There were only so many events I could fit in to the all too brief four months I spent in New Zealand back in 2010, unfortunately Challenge Wanaka wasn’t one of them. It remains on my long bucket list of races, pending a time when I am both able to travel around the world and prepared to race. For now it marks the start of the 2013 Challenge series and the first Challenge race to be added to my results database. I’ve yet to build tools to extract the full splits to a spreadsheet, but the Challenge results service is marginally better than their Ironman equivalent, you can view results and access splits here.
Challenge Wanaka is a small and by all accounts tough race. The results corroborate this with 169 finishers and a fastest finish of 8:51:18. The average age grouper, shown in the chart above, also reflected the slower times, the mean finishing time of 12:50 would place Wanaka among the slower Ironman races of 2012. Averages though are a weak assessment of a race – it’s impossible to separate the effect of course and conditions from the quality of the field. So instead I turn to the distributions of finishers for a more detailed view.
The data is sparse in comparison with the thousand of finishers at bigger Ironman and Challenge events and this is reflected in the appearance of the chart. As the histograms stand they hint at the slower conditions, skews tend towards the slower times with a small group of athletes (including the pros) filling in to the left. Only the run, probably less influenced by conditions on the day, shows the signs of a broad spread of ability across the field.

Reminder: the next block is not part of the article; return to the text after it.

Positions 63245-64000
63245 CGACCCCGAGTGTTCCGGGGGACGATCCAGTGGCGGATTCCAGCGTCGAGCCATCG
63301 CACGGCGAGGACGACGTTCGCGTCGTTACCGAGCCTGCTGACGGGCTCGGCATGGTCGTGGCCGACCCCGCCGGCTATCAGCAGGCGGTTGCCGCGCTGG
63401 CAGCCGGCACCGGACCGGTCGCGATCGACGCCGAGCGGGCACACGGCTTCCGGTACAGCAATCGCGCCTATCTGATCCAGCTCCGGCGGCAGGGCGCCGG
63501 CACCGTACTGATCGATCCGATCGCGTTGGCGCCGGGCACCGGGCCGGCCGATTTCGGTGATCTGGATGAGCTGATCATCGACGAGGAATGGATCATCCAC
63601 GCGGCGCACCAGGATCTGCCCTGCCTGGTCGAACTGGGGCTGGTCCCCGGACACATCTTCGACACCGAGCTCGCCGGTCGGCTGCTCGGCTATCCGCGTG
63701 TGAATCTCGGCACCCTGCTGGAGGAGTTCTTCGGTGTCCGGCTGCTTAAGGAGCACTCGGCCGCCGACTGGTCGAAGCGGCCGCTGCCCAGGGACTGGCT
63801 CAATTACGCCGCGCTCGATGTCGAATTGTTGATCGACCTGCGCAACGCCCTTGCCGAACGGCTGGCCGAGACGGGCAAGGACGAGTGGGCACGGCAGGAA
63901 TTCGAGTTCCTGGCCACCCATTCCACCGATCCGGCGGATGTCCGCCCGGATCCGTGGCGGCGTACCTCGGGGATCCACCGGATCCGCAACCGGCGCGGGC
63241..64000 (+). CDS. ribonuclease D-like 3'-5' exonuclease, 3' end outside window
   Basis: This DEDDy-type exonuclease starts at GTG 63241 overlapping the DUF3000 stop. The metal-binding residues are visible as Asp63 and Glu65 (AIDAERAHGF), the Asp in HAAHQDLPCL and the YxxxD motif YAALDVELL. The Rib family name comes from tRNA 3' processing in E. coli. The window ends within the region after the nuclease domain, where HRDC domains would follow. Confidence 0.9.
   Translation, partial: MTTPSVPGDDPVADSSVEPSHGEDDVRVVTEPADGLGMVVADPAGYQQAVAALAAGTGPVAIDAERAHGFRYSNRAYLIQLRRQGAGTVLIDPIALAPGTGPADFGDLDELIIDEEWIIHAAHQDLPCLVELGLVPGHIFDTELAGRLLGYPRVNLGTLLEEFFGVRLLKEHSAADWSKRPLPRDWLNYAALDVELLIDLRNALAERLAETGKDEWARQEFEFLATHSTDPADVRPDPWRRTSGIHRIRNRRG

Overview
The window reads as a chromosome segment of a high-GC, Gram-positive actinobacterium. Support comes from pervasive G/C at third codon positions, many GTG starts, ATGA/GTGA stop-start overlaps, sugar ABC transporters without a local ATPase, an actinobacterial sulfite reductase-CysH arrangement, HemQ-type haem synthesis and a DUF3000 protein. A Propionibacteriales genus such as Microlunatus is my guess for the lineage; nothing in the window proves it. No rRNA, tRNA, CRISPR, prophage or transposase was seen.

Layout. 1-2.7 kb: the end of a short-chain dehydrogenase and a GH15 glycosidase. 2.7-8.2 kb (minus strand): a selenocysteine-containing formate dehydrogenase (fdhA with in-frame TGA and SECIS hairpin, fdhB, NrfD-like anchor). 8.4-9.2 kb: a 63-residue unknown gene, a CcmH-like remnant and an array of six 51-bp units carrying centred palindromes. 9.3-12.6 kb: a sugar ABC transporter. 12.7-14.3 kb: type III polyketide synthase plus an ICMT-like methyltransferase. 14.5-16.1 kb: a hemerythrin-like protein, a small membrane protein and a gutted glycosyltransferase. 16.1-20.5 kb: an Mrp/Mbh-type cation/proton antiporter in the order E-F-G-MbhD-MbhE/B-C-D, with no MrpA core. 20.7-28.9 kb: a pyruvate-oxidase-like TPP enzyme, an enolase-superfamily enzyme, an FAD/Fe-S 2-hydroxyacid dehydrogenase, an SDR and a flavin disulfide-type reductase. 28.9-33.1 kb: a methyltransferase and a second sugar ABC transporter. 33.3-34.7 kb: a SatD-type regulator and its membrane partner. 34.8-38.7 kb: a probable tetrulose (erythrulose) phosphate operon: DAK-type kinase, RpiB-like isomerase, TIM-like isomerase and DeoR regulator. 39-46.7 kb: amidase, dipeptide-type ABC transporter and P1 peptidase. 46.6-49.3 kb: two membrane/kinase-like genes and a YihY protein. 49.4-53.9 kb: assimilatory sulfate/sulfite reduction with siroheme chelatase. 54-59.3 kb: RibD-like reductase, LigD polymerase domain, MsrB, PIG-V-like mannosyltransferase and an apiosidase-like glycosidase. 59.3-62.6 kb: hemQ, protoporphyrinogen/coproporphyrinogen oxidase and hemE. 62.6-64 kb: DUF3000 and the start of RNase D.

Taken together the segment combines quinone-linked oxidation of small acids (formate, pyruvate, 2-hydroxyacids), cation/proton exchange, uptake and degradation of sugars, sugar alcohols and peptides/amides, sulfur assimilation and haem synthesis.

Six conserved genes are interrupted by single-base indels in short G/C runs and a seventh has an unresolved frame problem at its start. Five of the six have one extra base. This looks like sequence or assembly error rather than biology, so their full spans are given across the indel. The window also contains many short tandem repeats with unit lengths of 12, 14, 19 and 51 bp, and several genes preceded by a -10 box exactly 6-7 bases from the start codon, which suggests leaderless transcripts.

My first examination of a Challenge event is a brief affair as I get up to speed with data extraction and I start looking for new ways to present race data in 2013. On its own there is a limited amount that can be read into race results, comparison with the history of Challenge events will make for more interesting analysis. I have a full collection of results, courtesy of the Challenge Family, but processing them into more manageable formats will take some time (if anyone can recommend good PDF to Excel converters, let me know). For now I’ll make do with seeing the signs of a strong field on a tough course.
A growing collection of results and statistics for the whole Ironman race calendar.
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